We’ve looked at Markov Chains in a few previous Algorithmic Composer tutorials including Markov Chains in Keykit and Markov Chains in OpenMusic. Today we’ll be creating some algorithmic music by composing with Markov Chains in PureData.
Markov Chains choose the next state based on the current state and a set of probabilities. Mapped to pitch this would involve choosing our next note based on our current note and a list of possible next notes and their probabilities.
In today’s tutorial we’ll look at examples of Markov Chains and use them to generate pitches for a simple algorithmic composition.
Markov Chains and Music
Markov Chains choose the next state based on the current state and a set of probabilities. As an example, here are the notes of ‘Happy Birthday’:
C4 C4 D4 C4 F4 E4
C4 C4 D4 C4 G4 F4
C4 C4 C5 A4 F4 E4 D4
Bb4 Bb4 A4 F4 G4 F4
In a First Order Markov Chain, the next note is based on the current note and a set of probabilities. If we analyse Happy Birthday we can discover the probabilities of one note following another.
The first column of this table shows all the notes in the song, followed by a list of numbers indicating all of the notes that followed that pitch.
C4, C4 D4 F4 C4 D4 G4 C4 C5;
D4, C4 C4 Bb4;
E4, C4 D4;
F4, E4 C4 E4 G4;
G4, F4 F4;
A4, F4 F4;
Bb4, Bb4 A4;
So C5 was only followed by A4. We can measure probabilities between 0 and 1. The probability of A4 following C5 is 1, similarly the probability of A4 being followed by F4 is 1. Usually this is represented by a table that shows these probabilities:
This table is known as a transition matrix, a state transition matrix (STM), or a transition table.
Once we have this table, we can compose new material based on these probabilities. You can create the STM by hand, or create it by analysing existing music or other data. For example loading up the entire works of Mozart and creating algorithmic compositions based on the same set of note probabilities.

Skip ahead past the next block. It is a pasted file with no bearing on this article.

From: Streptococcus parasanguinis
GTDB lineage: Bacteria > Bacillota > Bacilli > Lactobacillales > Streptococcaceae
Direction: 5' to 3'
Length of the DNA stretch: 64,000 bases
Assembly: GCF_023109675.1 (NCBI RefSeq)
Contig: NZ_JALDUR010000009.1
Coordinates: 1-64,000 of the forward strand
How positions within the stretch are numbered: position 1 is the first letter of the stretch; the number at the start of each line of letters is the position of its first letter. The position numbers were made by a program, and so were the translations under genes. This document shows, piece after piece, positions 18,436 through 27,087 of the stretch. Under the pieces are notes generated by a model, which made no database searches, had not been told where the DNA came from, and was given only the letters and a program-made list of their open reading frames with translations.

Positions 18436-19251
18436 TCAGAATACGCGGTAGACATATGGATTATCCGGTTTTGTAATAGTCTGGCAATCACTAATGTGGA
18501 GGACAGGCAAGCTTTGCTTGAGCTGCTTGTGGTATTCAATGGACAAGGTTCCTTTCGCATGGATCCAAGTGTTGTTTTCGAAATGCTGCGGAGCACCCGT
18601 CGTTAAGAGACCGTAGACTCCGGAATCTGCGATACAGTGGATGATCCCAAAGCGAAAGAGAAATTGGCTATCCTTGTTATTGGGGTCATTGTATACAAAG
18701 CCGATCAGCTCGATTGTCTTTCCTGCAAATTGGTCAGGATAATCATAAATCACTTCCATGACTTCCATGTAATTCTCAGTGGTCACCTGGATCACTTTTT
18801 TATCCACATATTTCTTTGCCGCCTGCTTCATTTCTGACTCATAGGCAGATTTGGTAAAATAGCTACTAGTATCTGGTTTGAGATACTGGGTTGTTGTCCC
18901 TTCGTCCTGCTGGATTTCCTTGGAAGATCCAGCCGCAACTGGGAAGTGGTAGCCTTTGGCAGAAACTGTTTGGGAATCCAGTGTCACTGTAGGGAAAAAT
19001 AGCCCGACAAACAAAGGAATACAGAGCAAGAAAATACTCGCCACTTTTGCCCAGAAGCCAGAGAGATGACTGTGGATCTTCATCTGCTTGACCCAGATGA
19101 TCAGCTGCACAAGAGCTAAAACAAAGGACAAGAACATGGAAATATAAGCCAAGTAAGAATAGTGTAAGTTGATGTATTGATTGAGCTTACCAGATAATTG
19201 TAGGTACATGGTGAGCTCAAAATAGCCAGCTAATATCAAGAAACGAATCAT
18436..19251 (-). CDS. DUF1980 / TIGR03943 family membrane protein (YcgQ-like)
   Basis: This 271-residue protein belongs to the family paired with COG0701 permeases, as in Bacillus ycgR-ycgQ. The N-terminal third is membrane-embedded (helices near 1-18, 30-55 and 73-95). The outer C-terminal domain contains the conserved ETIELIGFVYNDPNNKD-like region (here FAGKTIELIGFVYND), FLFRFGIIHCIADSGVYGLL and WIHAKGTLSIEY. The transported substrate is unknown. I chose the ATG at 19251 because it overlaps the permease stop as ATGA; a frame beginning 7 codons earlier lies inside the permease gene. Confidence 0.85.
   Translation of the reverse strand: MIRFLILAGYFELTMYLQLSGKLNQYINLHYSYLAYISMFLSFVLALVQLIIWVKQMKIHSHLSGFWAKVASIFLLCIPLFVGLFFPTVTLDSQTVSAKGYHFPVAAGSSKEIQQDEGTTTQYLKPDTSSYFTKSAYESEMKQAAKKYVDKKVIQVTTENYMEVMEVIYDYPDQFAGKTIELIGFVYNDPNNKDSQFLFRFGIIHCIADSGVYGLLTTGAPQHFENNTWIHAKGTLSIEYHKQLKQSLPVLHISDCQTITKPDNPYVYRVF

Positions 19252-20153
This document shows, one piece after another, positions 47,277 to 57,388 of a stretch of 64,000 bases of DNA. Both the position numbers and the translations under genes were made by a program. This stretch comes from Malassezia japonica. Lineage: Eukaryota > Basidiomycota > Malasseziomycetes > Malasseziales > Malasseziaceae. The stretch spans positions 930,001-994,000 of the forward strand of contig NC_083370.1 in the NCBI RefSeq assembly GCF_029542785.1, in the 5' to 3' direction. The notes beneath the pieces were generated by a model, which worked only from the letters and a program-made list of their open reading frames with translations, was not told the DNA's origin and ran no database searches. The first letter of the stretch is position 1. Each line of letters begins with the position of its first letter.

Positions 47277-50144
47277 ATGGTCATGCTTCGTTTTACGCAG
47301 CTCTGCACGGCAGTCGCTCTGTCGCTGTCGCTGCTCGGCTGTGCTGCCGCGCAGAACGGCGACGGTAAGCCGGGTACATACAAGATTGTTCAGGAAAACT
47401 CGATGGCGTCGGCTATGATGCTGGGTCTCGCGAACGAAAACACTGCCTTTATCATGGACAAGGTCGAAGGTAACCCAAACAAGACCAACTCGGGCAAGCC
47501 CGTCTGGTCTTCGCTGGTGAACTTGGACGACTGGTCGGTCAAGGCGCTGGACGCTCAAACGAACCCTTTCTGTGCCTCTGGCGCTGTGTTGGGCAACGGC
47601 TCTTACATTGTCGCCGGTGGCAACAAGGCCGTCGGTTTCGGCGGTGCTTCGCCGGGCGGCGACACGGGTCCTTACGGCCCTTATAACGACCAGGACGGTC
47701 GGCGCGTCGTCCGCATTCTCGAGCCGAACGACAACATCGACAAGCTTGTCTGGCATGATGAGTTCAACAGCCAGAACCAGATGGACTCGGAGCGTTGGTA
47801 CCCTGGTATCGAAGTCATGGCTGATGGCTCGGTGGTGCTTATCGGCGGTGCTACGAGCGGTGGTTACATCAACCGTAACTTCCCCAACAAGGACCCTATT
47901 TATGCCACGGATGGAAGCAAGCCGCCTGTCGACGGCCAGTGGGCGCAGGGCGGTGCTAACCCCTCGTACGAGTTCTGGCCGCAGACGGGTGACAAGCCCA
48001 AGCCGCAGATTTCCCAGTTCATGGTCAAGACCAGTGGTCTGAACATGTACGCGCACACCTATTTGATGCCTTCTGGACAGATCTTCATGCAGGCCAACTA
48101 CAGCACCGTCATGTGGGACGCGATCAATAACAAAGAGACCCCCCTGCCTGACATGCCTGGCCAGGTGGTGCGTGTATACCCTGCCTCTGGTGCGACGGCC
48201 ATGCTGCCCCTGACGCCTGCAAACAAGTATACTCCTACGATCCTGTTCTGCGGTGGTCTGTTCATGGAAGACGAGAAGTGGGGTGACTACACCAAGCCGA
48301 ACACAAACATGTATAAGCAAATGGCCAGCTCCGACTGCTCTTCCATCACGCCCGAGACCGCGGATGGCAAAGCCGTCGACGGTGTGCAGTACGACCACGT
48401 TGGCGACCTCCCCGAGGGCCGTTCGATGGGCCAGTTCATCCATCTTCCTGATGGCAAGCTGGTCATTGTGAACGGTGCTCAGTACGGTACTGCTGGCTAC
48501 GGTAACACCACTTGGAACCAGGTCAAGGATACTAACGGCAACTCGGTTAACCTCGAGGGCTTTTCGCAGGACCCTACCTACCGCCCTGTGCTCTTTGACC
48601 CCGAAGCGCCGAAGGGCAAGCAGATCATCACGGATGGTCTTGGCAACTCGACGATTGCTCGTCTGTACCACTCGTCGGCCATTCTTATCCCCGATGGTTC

Algorithmic Composition with Markov Chains in PureData
Today we’re looking at automatically analysing a MIDI file in PureData to create a first order STM, then generating some simple algorithmic music compositions from this. In this first example we’ll just build our model to include pitch but you can easily extend this to include rhythm, dynamics or other musical parameters.
Loading and Playing a MIDI file in PureData
This patch is a little more involved than some of our previous PureData patches. To help keep it organised we’ll make use of subpatches. To create a subpatch, put a new object into your patch and call it ‘pd a-name-that-describe-what-the-subpatch-does’. You can call it anything you like but naming it in a useful way is recommended. Here I’ve created a two subpatches one to load the MIDI file and one to create a transition matrix together with a few bang buttons.
The contents of the ‘pd loadMIDIfile’ subpatch look like this:
At the top two inlets are connected to the bangs in our main patch. The read message when sent to the seq object will open up a dialogue box allowing us to open and load a MIDI file. The start message will play the file. We’re going to play through it very quickly so that we quickly generate an STM of pitches from our MIDI file without having to wait for it to play through in real time.
The midiparse object outputs different sorts of MIDI data from each of its ports, while the stripnote object will only output MIDI noteOn messages, discarding noteOff messages so that we are considering each note only once.